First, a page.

Originally Posted by Andreas21
I am getting tired of people questioning what I see everytime I say something on this forum.
Sorry, my intent wasn't to pester you. It's just that, if I understand screen technology correctly (and I'm pretty sure I do) then what you described is improbable, if not impossible. Since this is AVScience, many of us are here to understand how technology works, so an extraordinary claim about a screen material producing more contrast than a white screen is going to stick out to anyone who knows something about how screens work.
You may well have percieved that the DNP image looks more contrasty and punchy, but the issue is to what can we ascribe that perception? It's been a very common theme that people looking at gray screens, especially gray screens with gain, that they percieve a lower black floor and/or higher contrast, and they attribute that to some inherent contrast enhancing characteristic of the screen, rather to how the screen is simply combating room reflections better than a white screen. Surely you can't fault us for wanting to understand these things, and if a screen material actually COULD increase the contrast of a projected image I sure as heck would want to be aware of it.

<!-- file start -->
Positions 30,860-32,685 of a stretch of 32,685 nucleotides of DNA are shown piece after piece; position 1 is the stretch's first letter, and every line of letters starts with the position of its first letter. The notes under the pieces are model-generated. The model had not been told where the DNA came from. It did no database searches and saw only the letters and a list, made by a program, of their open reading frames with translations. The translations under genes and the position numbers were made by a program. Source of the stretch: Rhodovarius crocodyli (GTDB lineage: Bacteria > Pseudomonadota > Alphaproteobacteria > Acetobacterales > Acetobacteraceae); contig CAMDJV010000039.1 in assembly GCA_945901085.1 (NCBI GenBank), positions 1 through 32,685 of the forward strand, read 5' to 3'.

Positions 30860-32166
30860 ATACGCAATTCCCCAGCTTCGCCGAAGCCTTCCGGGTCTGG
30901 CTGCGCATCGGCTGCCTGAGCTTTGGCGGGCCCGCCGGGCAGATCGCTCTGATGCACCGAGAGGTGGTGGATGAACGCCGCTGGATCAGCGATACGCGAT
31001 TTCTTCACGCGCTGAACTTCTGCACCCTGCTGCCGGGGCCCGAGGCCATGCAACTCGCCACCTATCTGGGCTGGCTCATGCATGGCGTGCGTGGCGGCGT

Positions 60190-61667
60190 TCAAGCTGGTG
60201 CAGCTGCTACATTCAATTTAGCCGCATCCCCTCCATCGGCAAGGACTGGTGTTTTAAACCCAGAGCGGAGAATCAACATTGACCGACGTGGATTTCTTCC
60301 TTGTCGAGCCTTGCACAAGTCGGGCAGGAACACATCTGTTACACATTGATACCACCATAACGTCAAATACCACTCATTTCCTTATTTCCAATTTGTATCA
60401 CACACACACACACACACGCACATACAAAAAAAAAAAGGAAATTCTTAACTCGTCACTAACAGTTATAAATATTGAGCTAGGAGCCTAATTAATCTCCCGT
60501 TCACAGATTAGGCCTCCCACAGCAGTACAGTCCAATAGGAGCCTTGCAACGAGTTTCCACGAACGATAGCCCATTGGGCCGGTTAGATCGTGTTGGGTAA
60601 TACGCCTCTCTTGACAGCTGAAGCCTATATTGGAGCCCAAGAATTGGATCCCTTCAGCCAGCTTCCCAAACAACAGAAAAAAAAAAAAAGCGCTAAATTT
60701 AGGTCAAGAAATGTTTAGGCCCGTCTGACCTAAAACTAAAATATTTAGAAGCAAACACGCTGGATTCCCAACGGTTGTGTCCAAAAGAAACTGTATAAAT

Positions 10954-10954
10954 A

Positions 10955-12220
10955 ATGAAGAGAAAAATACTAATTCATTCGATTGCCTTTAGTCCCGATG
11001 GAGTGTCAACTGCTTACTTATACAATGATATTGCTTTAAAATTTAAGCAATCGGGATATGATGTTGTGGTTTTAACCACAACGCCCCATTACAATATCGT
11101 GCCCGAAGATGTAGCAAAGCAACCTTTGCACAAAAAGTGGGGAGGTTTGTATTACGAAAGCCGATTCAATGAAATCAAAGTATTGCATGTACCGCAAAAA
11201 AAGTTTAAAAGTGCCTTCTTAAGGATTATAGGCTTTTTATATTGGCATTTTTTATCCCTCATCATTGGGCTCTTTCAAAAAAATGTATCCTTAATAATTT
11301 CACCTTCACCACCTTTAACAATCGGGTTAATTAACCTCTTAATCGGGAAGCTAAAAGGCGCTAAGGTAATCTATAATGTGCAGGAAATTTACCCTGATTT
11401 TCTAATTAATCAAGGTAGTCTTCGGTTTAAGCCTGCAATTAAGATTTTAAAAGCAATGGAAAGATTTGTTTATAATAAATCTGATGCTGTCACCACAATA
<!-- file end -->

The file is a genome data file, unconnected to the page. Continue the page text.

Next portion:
Re-visiting the DNP web site, all their technical discussion of their screens revolves around maintaining contrast in situations with ambient light (or reflective rooms) - pretty standard for any gray screen with gain; I see nothing making extraordinary claims of the screen itself increasing image contrast, as if it would produce a higher contrast image than a neutral gain white screen in controlled lighting conditions, which is what you seemed to be suggesting.
So it's just that, unless there is something revolutionary going on with the DNP screen, not even mentioned on their own web site, then writing a claim like this "it gives you alot deeper black level and almost the same whitelevel as a 1.0 gain screen and it gives you a much more dynamic picture.".
.., sorry to say, quite misleading for people who don't know any better. And a claim like that is going to be noticed on a forum of AV-technology enthusiasts. It's not a moral failing I'm pointing out on your part; we just try to make sure we understand how AV technology actually works around here.